Robert Finnell has spent countless hours donating his time and energy to help keep San Francisco’s waterfront free of trash and graffiti. After intially starting his work in his own neighborhood, Robert soon joined the SF Graffiti Watch Program and began reaching out further into the community. He now helps to maintain the area surrounding the base of the Bay Bridge and its surrounding neighborhoods.
“Robert (Bob) Finnell has been relentless at removing graffiti and picking up trash at the base of the Bay Bridge in our South Beach neighborhood. He has worked with the DPW, the SFPD, CHP, DPW, our neighborhood organization, and others to make sure that graffiti is removed as soon as it is put up,” said resident Katy Liddell.
“Bob goes out every single day of the week to inspect the foot of Bryant Street (onramp to Bay Bridge), the Harrison offramp, and other surrounding areas. We have a homeless problem here as well, and Bob has to deal with getting yelled at and having rocks thrown at him as he goes on his daily rounds. But, nothing stops him.”
Congratulations to the 2010 Neighborhood Youth Leadership Award winner Mitzi Chavez for her work as a youth mentor, educator and peer leader.
“She is truly a positive role model. Her intellectual curiosity and intelligence, open-heartedness, and her communication skills are three of her greatest attributes. This combination shows through in her work both in and outside of Peer Resources. Whether a mentor or an educator, Mitziâ€™s welcoming nature and true passion for helping others regardless of their diverse needs and backgrounds has had a great impact in many lives,” said resident Sarah Brant.
Congratulations to the Taraval Merchants Association for winning the 2010 NEN Award for the Best Merchant Association, for their continuing efforts to improve Taraval Street and the surrounding
Sunset District.”They have attracted new members, started new events, sustained past successes, and secured grant money to help their corridor.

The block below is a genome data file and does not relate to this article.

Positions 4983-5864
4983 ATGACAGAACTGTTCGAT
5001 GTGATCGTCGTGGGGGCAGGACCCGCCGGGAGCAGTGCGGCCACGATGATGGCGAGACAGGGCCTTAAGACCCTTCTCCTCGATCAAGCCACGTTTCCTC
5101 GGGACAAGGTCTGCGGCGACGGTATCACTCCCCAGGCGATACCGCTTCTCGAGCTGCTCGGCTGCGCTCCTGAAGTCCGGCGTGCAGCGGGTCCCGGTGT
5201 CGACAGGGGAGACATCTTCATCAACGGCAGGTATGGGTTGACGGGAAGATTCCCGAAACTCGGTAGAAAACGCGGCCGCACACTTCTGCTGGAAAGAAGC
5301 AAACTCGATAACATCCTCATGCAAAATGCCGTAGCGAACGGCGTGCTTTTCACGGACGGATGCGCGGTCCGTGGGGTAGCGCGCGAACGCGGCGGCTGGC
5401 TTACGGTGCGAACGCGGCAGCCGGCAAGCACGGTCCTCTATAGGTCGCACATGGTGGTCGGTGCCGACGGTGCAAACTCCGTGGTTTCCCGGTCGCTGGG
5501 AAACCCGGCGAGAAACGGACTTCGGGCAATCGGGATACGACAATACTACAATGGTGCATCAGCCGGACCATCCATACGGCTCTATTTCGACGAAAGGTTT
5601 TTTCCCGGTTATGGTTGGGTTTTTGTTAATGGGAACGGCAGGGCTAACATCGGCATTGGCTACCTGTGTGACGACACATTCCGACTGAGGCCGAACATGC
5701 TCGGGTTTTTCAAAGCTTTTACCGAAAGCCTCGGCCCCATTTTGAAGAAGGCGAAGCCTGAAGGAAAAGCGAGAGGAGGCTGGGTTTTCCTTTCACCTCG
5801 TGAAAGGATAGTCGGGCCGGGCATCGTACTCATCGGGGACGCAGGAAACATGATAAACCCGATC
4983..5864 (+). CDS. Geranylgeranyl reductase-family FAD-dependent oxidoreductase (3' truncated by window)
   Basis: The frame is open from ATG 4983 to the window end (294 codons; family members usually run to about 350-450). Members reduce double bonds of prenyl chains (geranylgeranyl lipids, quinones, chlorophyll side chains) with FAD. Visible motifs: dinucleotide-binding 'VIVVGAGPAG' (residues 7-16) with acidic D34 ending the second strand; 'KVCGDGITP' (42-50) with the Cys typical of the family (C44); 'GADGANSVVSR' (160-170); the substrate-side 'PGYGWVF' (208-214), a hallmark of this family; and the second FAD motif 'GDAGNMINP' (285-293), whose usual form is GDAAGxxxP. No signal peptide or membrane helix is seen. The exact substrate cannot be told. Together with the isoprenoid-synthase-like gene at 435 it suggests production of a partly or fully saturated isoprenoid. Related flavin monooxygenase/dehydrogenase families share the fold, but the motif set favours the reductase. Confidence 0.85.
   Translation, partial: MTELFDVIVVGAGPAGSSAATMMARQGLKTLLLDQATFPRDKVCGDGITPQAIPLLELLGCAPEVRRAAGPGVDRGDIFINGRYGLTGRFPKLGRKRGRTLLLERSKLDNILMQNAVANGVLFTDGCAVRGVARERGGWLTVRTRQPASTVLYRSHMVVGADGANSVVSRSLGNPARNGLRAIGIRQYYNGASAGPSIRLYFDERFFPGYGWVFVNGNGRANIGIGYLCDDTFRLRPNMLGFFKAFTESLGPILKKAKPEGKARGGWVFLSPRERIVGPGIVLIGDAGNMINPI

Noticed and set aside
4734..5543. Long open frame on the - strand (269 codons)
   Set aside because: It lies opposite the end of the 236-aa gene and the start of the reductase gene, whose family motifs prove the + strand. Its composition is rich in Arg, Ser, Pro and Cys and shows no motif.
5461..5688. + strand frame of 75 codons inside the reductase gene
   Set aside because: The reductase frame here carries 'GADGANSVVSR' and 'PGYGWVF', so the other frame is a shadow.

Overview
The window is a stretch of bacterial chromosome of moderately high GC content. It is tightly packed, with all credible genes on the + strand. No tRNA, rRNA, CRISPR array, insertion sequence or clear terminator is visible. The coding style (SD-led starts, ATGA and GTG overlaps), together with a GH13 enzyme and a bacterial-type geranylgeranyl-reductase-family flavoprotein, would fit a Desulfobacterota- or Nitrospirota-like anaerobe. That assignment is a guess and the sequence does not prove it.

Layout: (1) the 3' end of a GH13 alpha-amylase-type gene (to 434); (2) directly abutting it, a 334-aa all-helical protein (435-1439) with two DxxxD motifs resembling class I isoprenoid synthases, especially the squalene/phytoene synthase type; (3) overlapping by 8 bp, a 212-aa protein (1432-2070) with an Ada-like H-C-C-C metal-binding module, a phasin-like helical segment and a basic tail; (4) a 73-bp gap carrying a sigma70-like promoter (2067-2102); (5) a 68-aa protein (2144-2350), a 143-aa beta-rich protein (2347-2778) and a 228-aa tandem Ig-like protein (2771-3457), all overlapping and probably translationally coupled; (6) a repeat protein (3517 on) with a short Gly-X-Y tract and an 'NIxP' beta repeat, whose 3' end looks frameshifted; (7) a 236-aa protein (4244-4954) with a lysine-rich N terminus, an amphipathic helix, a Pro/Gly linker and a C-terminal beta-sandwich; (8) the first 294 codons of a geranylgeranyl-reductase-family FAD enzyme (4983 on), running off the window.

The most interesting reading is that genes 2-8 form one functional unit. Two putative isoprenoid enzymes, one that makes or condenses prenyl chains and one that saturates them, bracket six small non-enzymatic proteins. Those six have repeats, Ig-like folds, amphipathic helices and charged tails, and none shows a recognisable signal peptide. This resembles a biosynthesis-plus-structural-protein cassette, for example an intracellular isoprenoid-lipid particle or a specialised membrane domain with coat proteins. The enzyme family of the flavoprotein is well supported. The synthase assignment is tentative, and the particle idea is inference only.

“They have opened themselves up to the revitalization process working with myself, without reservation and they have welcomed all of my ideas and input. As a lifetime resident of this neighborhood, I truly know they care and want the association to continue its six-decade long presence in the neighborhood,” said Taraval Commercial Corridor Manager Ashley Summers.
The San Francisco Department of Public Works’s Deputy Director, Mohammed Nuru, was awarded the Most Empowering City Employee Award for his dedication to San Francisco’s neighborhoods and years of work in preserving and maintaining San Francisco’s urban space. “Mr. Nuru is the go-to person in the City of SF for infrastructure projects. If you need a fence, sign or bus stop fix, Mr. Nuru can help you get it done,” said SF resident Gillian Gillette. Check out the video below to catch a few words with Mohammed after the ceremony.
Mayor Gavin Newsom today announced the winners of the Community Challenge Grant Program (CCG), which provides matching grants to local residents, businesses, non-profits and other community groups to make physical improvements to their neighborhoods.
The CCG Program has awarded 28 grants totaling $577,656. The bulk of the CCG awards continue to be for permeable landscaping, public artwork, graffiti/litter abatement, community gardens and gathering spaces, equitably covering all areas of the City. The funding for CCG awards come from city businesses who voluntarily designate one percent of the business tax they already pay.
The CCG focuses on projects that directly engage residents and businesses in creating green spaces, gathering places, public art, and other neighborhood amenities by featuring and applying ecologically friendly practices. The program is an important tool for enabling communities to take the lead in conducting small scale improvements in their own communities and neighborhoods.
“The Community Challenge Grants promote innovation in our neighborhoods and encourage communities to take pride in their streets,” said Mayor Newsom. “These innovative projects leverage public and private dollars to get communities working together toward making San Francisco a cleaner, greener, and safer city for everyone.”
“We are inspired by the twenty-eight innovative projects awarded this cycle,” said City Administrator Ed Lee. “The Community Challenge Grant Program works best when community groups are empowered to take charge to improve and green their neighborhoods. These projects continue to make San Francisco a cleaner, greener place to live and grow.”
The CCG partnership with the San Francisco Public Utilities Commission Urban Watershed Management Program is a critical part of the project. Through this partnership, grants were awarded to six community projects including implementing environmentally sustainable technologies for sidewalks and infrastructure and managing local rainwater in schools and parks. Â The awarded amount totals $102,600.
“Each of these community-driven projects will help the entire City to better manage stormwater,” said SFPUC General Manager Ed Harrington. “They demonstrate the importance of acting locally and are vital to the health of our watersheds.”
Community Challenge Grant Program Fall 2010 Grant Award Recipients
1. Jose Ortega Elementary School PTA
Project: Community Art
2. Precita Valley Neighbors, sponsored by SF Parks Trusts